Cash, Apple, Buffett, the Kingdom, and U.S. Steel
It’s a beautiful morning here in rural Maryland. The Baltimore Ravens beat the mighty Patriots of Boston, and the Dow futures are up 124 points. Right now, the DJIA is at 23,382, gold trades at $1,510.20 an ounce, and silver is at $18.18. All is right with the world.
Palladium is the big winner this year and is now up to $1,748. And in retrospect, we sold our physical rhodium too soon, as it is now a whopping $5,240 on the ask, up more than 500% since 2017.
Swimming in Cash
Berkshire Hathaway’s cash position is a record $122 billion, or 60% of its portfolio. Trading god Warren Buffett has been more right than he has been wrong over the years. It is his M.O. to build large cash positions at the top and swoop in with buys at the bottom. He did it in 2000 and again in 2009.
The down side of that strategy is that when the market is consistently moving higher, he has a long wait on the sidelines. One envies his tenacious patience.
That said, Warren Buffett is 89 years old, and I can’t help but think that Berkshire Hathaway will sell off when he dies despite the fact that he isn’t running day-to-day operations anymore.
Speaking of cash, I happened to be in the Columbia Mall on Friday night. My daughter wanted some kind of dongle for her iPhone. I don’t go to the mall often, but I tell you I was shocked by the number of shoppers, all of them toting bags.
I maintain that this Christmas season will be a barnburner. Everyone who wants a job has one, and the balance sheet of Middle America is better than ever, with less debt and more savings.
Anyway, we got to the Apple Store. It had expanded into four traditional spaces, and there must have been 200 people in there, jam-packed over long tables. Each table had a waiting line three or four deep to buy something.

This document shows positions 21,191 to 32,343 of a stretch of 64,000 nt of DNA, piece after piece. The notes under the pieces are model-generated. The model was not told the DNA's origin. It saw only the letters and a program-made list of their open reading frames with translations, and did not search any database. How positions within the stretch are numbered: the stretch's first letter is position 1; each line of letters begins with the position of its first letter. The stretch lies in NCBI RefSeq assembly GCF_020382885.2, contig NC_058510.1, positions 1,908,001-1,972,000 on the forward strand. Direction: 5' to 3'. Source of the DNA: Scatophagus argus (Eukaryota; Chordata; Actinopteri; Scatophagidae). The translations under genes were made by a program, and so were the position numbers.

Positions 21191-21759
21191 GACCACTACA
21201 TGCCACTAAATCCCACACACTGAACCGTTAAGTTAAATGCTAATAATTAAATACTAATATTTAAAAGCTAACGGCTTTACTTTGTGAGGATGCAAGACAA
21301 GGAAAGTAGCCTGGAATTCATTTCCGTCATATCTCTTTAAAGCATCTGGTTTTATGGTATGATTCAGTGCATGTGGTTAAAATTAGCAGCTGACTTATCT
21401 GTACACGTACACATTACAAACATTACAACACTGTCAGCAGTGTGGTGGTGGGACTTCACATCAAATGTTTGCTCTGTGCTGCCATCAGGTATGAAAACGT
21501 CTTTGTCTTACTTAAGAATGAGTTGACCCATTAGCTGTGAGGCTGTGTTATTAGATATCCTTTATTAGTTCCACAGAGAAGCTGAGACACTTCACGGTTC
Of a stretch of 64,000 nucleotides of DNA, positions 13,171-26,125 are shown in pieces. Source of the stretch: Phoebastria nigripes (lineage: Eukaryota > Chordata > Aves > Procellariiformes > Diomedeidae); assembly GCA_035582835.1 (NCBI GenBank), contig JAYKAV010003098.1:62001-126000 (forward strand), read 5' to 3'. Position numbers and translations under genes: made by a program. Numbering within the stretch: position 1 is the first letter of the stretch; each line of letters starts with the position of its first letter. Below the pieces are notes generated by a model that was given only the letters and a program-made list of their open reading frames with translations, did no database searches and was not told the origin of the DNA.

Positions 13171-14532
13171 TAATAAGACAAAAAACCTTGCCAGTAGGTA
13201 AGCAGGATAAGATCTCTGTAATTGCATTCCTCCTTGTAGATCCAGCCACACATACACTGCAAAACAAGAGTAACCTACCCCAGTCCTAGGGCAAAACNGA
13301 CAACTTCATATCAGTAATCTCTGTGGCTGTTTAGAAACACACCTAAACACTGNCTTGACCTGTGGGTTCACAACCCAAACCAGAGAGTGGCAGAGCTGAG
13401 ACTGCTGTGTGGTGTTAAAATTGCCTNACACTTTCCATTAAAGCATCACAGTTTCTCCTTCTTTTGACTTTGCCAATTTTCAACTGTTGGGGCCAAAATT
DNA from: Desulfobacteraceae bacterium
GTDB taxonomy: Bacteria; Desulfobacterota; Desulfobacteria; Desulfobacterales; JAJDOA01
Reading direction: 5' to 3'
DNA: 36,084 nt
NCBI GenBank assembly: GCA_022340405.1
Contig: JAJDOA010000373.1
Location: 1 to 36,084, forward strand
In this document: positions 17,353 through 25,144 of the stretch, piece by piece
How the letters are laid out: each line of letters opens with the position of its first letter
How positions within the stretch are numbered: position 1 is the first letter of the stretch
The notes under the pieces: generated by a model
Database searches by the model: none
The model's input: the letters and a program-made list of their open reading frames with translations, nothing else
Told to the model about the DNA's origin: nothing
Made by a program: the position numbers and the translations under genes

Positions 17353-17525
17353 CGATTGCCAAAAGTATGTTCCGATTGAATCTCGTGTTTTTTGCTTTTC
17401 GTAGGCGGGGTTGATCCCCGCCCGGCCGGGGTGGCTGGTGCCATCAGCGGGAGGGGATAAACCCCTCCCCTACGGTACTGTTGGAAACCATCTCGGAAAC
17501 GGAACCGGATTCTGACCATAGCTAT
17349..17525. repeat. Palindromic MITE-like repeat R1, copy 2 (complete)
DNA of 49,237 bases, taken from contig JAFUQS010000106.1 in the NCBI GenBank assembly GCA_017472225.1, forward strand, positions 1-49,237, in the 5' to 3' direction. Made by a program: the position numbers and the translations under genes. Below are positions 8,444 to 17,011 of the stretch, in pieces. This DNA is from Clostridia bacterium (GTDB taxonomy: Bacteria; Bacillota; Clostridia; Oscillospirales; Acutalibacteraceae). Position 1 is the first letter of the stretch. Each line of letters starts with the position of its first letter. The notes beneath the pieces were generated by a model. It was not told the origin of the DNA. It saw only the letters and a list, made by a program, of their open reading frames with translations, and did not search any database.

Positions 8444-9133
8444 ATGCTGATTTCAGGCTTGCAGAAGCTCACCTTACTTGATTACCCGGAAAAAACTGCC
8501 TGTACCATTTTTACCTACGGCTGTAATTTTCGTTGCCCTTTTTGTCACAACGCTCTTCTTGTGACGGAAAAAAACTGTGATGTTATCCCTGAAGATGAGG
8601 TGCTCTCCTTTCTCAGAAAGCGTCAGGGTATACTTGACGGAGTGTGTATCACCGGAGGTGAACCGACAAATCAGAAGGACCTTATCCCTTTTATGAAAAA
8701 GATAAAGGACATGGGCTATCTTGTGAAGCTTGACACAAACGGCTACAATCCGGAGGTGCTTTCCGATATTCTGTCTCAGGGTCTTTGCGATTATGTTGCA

My wife asked, “What are they all doing here?”
Apple has some $225 billion in cash and securities. It reported $64 billion in revenue last quarter, up 2% from a year ago.
Apple has the best brand in the world, a tremendous history of success, a massive balance sheet, and trades at a forward P/E of 17, which seems very reasonable. The share price continues to hit new highs ($257.97). You could have bought shares for $1.03 (post-split) in June of 2003.
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Saudi Aramco IPO
The world's largest oil producer will list its company on the Riyadh stock exchange. I am long Saudi Arabia, as the boost in cash will spur MBS’s plans for diversification away from oil. It’s the very definition of a ground-floor opportunity.
Here are some facts about Saudi Aramco: Oil was first found by Standard Oil in 1938. The venture became known as Arabian American Oil Company, and it produced 500,000 barrels a day in 1949.
By 1980, the Kingdom had bought out all the shareholders. Eight years later, the Saudi Arabian Oil Company (Saudi Aramco) was founded.
The company purported to have 260.2 billion barrels of oil equivalent in 2017. That’s more than ExxonMobil, Chevron, Shell, BP, and Total combined. The Kingdom estimates that the oil will last another 54 years.
Last year, Saudi Aramco produced 10.3 million barrels of oil a day at the world’s lowest cost of $2.80 a barrel. Last year, profit was $111 billion.
Tomorrow I’m off to the MetCoke Summit 2019. I’ll report back on the exciting world of coke, coal, and the steel industry.
Just last week, U.S. Steel surged 20% in a day on narrower than expected losses due to cost cutting and higher shipments of rolled steel for the quarter.
All the best,
Since 1995, Christian DeHaemer has specialized in frontier market opportunities. He has traveled extensively and invested in places as varied as Cuba, Mongolia, and Kenya. Chris believes the best way to make money is to get there first with the most. Christian is the founder of Bull and Bust Report and an editor at Energy and Capital. For more on Christian, see his editor's page.
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